We need you on board, backing the CWU position. If we stand together and show strength and support. Please see your local rep and sign the petition to say you support the 4 Pillars and the objective of the CWU.

 

 

 

 

 

Amanda HillRichard LineSteve ClarkeSimon Peach

Branch SecretaryAHSO Area DistributionArea Delivery

Pictures of slides from the briefing

 

 

 

 

 

 

ELECTION OF NATIONAL REPRESENTATIVE POSITIONS – VACANT POSITIONS (2017) – CWU Equal Opportunities Advisory Committees (Vacant Positions)

ELECTION OF NATIONAL REPRESENTATIVE POSITIONS – VACANT POSITIONS (2017) – CWU Equal Opportunities Advisory Committees (Vacant Positions)
The following CWU Equality Advisory Committee positions are vacant: 
CWU Race Advisory Committee 

Postal Constituency – 1 position

CWU Lesbian and Gay Bisexual and Transgender Advisory Committee

Postal Constituency – 1 position

TFS Constituency – 2 Positions  

The NEC has agreed the election arrangements for the filling of the vacant positions for the above National Representative. Accordingly please find attached the regulations and nomination forms for these elections.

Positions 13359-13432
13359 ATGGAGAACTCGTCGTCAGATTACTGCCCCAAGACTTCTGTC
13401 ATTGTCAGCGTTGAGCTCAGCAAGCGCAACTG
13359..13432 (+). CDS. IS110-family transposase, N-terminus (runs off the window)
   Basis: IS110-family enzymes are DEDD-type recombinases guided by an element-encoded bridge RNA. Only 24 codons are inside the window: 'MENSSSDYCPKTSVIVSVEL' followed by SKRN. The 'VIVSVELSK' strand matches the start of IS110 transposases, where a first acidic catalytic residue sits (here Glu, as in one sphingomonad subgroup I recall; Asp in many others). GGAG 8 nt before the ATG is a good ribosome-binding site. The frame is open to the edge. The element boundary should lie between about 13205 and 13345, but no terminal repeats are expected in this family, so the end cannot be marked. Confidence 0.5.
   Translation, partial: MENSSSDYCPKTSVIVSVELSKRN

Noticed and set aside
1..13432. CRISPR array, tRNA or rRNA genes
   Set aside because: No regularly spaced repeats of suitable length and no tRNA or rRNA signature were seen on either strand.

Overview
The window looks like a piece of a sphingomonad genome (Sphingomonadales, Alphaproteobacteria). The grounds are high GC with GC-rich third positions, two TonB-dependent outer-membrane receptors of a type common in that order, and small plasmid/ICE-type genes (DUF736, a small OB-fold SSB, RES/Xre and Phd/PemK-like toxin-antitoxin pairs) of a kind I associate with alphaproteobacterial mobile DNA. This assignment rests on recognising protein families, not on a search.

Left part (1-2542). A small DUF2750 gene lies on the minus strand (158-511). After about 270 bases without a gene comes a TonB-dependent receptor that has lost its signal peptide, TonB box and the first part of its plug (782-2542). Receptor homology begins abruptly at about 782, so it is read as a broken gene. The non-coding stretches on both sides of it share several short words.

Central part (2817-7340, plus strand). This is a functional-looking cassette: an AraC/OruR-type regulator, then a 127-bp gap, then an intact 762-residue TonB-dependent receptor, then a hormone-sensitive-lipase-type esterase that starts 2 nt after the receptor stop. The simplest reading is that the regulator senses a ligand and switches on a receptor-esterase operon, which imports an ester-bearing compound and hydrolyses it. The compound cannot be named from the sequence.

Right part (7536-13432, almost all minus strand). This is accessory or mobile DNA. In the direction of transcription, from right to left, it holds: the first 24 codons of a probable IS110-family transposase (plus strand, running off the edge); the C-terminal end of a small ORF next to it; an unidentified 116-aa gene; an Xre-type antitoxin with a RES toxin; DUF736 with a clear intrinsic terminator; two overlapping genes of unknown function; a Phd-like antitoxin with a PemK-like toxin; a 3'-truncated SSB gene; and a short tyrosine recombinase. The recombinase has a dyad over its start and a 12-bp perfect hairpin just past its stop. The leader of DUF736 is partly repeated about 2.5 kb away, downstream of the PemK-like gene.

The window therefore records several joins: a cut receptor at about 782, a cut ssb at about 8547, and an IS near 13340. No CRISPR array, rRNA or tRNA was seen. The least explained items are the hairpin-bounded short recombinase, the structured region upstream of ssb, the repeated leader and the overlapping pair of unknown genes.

The Timetable for the elections is as follows: 
Nominations open 31 March 2017 

Nominations close 11 April 2017 (14:00)

Despatch ballot papers 12 April 2017

Ballot closes 20 April 2017 (14:00)
Any enquiries regarding this Letter to Branches should be addressed to the Senior Deputy General Secretary’s Department on telephone number 020 8971 7237, or email address sdgs@cwu.org.
Yours sincerely,
 
TONY KEARNS

SENIOR DEPUTY GENERAL SECRETARY
Email Attachments – Click to download
LTB 183/17 – Election of: CWU Equal Opportunities Advisory Committees (Vacant Positions) 2017

Regulations 2017

Nomination Forms 2017

Candidate Consent Form 2017

CWU RE-DESIGN PROJECT – NATIONAL BRIEFINGMANCHESTER 23rd MARCH 2017

CWU RE-DESIGN PROJECT – NATIONAL BRIEFINGMANCHESTER 23rd MARCH 2017

 

Jane Loftus opened the meeting which began with a minute’s silence following the atrocities in London the previous day.